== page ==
[Deathpenalty] death penalty news-----USA, TENN., ILL.
rhalperi at mail.smu.edu
Tue Apr 24 05:50:21 UTC 2007
Executed in U.S. may be awake as they suffocate
The drugs used to execute prisoners in the United States sometimes fail to
work as planned, causing slow and painful deaths that probably violate
constitutional bans on cruel and unusual punishment, a new medical review
of dozens of executions concludes.
Even when administered properly, the three-drug lethal injection method
appears to have caused some inmates to suffocate while they were conscious
and unable to move, instead of having their hearts stopped while they were
sedated, scientists said in a report published Monday by the online
journal PLoS Medicine.
No scientific groups have ever validated that lethal injection is humane,
the authors write. Medical ethics bar doctors and other health
professionals from taking part in executions.
The study concluded that the typical "one-size-fits-all" doses of
anesthetic do not take into account an inmate's weight and other key
factors. Some inmates got too little, and in some cases, the anesthetic
wore off before the execution was complete, the authors found.
"You wouldn't be able to use this protocol to kill a pig at the University
of Miami" without more proof that it worked as intended, said Teresa
Zimmers, a biologist there who led the study.
The journal's editors call for abolishing the death penalty, writing:
"There is no humane way of forcibly killing someone."
Lethal injection has been adopted by 37 states as a cheaper and more
humane alternative to electrocution, gas chambers and other execution
But 11 states have suspended its use after opponents alleged it is
ineffective and cruel. The issue came to a head last year in California,
when a federal judge ordered that doctors assist in killing Michael
Morales, convicted of raping and murdering a teenage girl. Doctors
refused, and legal arguments continue in the case.
More than 2,000 executions
In 2005 alone, at least 2,148 people have been killed by lethal injection
in 22 countries, especially China, where fleets of mobile execution vans
are used, the editors write, citing Amnesty International figures. Of the
53 executions in the United States in 2006, all but one were by lethal
The new review was written by many of the same authors who touched off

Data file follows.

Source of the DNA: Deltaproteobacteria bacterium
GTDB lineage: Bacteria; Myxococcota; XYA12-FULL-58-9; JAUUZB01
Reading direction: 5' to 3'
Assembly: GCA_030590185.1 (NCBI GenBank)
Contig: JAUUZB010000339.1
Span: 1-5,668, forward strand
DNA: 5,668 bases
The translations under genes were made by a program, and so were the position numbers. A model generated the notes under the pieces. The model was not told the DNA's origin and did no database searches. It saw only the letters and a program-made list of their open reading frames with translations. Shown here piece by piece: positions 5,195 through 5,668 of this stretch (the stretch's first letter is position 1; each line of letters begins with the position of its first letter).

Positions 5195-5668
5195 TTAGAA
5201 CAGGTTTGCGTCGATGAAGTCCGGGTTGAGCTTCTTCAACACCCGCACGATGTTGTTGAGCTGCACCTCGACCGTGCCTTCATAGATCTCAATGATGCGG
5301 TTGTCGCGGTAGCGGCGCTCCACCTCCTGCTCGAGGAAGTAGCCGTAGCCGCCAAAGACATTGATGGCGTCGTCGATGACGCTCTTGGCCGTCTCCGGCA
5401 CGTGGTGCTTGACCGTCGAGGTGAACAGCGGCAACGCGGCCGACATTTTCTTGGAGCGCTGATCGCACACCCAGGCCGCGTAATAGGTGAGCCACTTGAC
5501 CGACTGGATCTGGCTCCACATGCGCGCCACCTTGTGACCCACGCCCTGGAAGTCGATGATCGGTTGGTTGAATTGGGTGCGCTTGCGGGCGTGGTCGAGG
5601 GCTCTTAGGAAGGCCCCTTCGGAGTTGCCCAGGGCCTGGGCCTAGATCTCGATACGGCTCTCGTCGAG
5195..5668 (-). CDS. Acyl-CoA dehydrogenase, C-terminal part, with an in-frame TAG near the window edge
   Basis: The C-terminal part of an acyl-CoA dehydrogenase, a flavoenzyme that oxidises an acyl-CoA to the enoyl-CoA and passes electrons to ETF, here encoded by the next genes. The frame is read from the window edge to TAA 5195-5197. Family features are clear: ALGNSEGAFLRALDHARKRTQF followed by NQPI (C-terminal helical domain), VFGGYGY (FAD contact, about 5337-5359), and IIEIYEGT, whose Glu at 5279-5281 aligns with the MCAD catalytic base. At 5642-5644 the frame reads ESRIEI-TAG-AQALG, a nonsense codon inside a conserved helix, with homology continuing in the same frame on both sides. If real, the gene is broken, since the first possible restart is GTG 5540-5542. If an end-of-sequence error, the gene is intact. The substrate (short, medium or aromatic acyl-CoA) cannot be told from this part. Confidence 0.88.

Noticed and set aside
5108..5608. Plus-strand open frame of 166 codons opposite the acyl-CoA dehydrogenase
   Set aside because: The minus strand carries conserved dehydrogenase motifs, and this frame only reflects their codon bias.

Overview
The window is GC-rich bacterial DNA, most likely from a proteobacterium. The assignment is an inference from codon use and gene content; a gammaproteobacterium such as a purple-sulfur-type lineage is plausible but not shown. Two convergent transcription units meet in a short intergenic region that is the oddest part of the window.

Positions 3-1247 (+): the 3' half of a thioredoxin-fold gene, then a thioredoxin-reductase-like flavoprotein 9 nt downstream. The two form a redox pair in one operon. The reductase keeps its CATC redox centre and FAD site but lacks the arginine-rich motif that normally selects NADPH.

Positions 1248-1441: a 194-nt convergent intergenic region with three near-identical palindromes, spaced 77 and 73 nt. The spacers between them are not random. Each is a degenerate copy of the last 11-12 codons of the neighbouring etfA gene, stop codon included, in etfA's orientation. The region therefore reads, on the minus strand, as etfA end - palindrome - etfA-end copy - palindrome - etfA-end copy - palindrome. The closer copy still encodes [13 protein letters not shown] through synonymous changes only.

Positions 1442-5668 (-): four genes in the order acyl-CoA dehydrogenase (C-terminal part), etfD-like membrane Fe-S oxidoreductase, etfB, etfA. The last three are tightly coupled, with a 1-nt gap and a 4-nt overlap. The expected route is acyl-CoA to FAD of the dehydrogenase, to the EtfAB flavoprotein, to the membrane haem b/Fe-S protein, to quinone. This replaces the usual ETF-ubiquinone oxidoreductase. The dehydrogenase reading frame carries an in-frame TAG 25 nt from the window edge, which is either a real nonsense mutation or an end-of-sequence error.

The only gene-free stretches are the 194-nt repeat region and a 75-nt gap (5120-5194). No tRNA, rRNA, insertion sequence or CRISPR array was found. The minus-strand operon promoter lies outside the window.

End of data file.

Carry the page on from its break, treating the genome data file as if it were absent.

controversy when they published a 2005 report suggesting that many inmates
were conscious and possibly suffering when the last of the drugs was
That report was criticized for its methodology, which relied on blood
samples taken from prisoners hours after executions.
The new paper looked at the executions of 40 prisoners in North Carolina
since 1984 and about a dozen in California, plus incomplete information
from Florida and Virginia. The authors analyzed details such as the dose
the inmates received, their weight and the time they needed to die.
Most states use three drugs -- thiopental, an anesthetic; pancuronium
bromide, a nerve blocker and muscle paralyzer; and potassium chloride, a
drug to stop the heart. Each is supposed to be capable of killing all by
itself, but if not, the anesthetic is supposed to render the inmate
unconscious while the other drugs do the job.
In 33 North Carolina executions, the average death time was 10 to 14
minutes, depending on the combination of drugs used, the authors report.
Calculating each inmate's actual dose, based on his or her weight, they
concluded that some did not receive enough.
"The person would feel either asphyxiation or the burning sensation
associated with the potassium," said Dr. Leonidas Koniaris, a surgeon and
co-author at the University of Miami. "The potassium would cause extreme
discomfort, something like being put on fire."
Even the final drug did not always prove fatal as intended. At least one
California inmate required a 2nd dose, and the California warden has said
additional doses were used in 2 other executions, the study reports.
Death penalty proponents complained the report's conclusions were based on
scant scientific evidence.
"It's more like political science than medical science," said Mike
Rushford, president of Criminal Justice Legal Foundation in Sacramento.
Steve Stewart, prosecuting attorney in Clark County, Indiana, where an
execution is scheduled for May 4, said the simple solution seemed to be to
give a higher dose of the anesthetic, which probably would not satisfy
opponents who see all methods as barbaric.
"It doesn't matter a whole lot to me that someone may have felt some pain
before they were administered poison as a method of execution," he said.